Insect pests can discolor, weaken and eventually kill houseplants. These pests are often small and can go undetected for weeks or months if gardeners don't carefully monitor their plants. Check plant leaves and stems whenever you water or move houseplants and whenever you bring them inside after you've left them outside for a day in the sun.
Mealybugs are small, soft-bodies insects that crawl along the plant parts. They leave a slimy trail of honeydew, often the most notable sign of their presence. These insects prefer jade, cactus, coleus, poinsettia and lantana plants but can infect others as well, according to Colorado State University.
To remove mealybugs from a lightly infested plant, swab its leaves with a cotton ball soaked in rubbing alcohol. For larger infestations, use a spray containing pyrethrin or an insecticidal soap.
The spider mite is the most common houseplant mite pest. Spider mites eat plant sap, leaving behind tiny white dots on plant leaves or stems. With time, plant leaves begin to turn tan or bronze. Hibiscus, fig, dracaena and ivy are among spider mites' preferred plant hosts.
Throw out heavily infected plants, recommends Colorado State University. Remove spider mites from the plant by spraying it with hose water or by applying horticultural oil.
Aphids come in an array of colors, from green to tan or orange. These pests crawl or fly along plant parts. They enjoy hibiscus, chrysanthemums, ornamental peppers, herbs and vegetable plants. Aphids secrete a sticky honeydew that coats leaves and stems. To control aphids, wash the plant under water or spray it with an insecticide containing imidacloprid.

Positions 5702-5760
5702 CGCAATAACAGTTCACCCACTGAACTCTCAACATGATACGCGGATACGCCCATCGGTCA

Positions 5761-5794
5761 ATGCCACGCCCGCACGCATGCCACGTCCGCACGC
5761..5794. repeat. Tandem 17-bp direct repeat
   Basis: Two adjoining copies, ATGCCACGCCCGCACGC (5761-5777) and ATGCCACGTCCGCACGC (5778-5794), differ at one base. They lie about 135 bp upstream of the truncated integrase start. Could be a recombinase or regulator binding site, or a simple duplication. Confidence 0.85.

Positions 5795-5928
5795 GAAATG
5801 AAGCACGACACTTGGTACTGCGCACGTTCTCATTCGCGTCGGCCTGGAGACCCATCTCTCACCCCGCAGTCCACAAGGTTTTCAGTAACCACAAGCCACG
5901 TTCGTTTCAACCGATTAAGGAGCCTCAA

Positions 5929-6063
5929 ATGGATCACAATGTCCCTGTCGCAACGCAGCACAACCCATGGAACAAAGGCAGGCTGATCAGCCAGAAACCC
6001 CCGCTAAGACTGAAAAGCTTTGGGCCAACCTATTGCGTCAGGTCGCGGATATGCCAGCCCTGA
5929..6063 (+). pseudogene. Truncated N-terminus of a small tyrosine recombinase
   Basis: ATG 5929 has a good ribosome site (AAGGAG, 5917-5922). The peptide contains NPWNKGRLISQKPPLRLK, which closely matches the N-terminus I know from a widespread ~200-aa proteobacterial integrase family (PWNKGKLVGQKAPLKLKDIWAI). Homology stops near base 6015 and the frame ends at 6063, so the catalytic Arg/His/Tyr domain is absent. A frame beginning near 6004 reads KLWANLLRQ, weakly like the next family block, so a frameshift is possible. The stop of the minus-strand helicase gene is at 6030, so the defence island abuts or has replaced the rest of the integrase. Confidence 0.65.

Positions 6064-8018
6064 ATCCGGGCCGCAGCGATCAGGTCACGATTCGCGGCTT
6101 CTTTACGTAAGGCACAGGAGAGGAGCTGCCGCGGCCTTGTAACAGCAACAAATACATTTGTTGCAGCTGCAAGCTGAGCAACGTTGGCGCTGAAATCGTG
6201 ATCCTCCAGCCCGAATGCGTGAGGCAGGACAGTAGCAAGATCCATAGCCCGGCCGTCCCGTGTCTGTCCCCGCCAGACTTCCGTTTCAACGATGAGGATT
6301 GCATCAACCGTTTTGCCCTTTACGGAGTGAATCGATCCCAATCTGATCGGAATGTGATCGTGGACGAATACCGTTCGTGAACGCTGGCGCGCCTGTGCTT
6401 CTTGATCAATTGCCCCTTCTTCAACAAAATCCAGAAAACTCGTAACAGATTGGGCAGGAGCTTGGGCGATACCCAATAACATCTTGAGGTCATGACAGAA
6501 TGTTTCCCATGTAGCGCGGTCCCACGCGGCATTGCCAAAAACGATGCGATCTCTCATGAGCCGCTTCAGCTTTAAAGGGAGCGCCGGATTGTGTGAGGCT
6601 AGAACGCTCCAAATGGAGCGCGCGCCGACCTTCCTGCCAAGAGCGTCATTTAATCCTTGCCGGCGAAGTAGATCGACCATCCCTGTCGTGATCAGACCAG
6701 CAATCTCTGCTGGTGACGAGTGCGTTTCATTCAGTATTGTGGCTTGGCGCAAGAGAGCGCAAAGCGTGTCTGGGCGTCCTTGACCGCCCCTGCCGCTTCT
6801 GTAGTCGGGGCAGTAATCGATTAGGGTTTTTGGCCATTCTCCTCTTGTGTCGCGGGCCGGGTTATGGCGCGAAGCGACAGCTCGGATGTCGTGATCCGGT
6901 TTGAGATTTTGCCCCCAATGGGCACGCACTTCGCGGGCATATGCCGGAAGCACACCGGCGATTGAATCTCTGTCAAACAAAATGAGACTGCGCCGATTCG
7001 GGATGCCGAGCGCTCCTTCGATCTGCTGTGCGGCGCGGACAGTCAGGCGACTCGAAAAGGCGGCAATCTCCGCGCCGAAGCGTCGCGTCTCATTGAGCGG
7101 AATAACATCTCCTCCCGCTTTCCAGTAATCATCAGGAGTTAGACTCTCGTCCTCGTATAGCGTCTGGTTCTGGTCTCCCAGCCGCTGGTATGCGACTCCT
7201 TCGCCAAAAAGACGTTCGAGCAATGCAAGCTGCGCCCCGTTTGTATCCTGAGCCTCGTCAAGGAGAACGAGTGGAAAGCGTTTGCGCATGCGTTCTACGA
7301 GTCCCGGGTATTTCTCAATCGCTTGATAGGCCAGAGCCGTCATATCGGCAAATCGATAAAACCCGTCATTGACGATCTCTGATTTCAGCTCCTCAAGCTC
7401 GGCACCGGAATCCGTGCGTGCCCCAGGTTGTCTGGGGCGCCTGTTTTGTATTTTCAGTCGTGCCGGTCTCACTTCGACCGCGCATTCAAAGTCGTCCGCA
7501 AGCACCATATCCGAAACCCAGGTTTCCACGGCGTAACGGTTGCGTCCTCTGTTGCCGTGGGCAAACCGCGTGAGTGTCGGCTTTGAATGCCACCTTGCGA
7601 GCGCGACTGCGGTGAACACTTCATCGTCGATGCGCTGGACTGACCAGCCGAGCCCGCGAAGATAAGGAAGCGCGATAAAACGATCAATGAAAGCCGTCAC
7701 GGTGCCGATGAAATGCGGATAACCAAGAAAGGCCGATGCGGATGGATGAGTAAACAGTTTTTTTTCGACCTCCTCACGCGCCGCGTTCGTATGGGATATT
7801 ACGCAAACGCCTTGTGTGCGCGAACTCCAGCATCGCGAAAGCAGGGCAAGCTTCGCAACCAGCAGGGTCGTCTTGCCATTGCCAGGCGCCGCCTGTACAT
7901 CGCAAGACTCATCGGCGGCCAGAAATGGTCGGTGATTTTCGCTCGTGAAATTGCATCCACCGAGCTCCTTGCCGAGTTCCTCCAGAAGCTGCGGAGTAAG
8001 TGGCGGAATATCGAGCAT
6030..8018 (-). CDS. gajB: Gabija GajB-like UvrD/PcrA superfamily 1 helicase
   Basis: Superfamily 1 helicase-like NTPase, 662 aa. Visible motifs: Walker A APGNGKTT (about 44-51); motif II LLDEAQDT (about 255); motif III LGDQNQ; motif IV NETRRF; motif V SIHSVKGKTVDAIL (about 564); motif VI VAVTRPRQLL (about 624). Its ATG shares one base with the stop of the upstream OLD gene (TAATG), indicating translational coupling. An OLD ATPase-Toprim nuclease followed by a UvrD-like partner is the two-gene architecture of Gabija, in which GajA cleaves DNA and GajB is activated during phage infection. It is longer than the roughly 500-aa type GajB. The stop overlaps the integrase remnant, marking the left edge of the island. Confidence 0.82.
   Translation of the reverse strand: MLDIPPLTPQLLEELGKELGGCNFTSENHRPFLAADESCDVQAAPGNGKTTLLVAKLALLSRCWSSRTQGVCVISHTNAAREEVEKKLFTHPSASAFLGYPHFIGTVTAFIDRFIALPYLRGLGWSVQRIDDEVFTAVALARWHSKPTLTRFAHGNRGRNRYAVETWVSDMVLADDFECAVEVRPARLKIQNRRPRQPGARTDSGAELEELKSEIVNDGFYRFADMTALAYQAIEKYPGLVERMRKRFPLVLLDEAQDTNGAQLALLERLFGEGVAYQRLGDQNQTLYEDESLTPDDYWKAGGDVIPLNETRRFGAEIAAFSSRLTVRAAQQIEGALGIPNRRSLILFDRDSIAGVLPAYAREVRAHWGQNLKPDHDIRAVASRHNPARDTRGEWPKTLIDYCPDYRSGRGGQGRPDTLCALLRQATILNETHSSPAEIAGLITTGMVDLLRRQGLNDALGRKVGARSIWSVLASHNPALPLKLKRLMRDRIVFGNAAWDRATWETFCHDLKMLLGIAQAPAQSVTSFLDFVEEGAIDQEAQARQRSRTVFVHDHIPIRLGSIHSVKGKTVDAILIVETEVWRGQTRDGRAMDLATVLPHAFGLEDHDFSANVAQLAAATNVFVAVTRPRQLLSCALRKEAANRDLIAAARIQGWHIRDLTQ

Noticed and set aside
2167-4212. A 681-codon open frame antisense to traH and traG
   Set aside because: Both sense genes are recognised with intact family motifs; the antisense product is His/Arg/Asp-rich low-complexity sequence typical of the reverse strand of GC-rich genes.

Quarantine New Plants
Bringing new and infected houseplants into the environment is typically the way other houseplants get insect pests. When you purchase new plants, inspect the leaves and stems for signs of infestation and purchase only healthy-looking plants, such as those with bright, clean leaves. Quarantine a newly purchased plant for two to three weeks, keeping it in an isolated environment from other houseplants. If you observe no evidence of pests, release the plant from quarantine.
Other Prevention Tips
Prevention is the best defense against insect pests. The University of Kentucky advises purchasing plants only from nursery dealers, because these plants are most likely to be kept pest-free. When you repot plants, use sterile potting soil rather than yard soil. Wash your hands after handling plants to avoid spreading disease from one to another.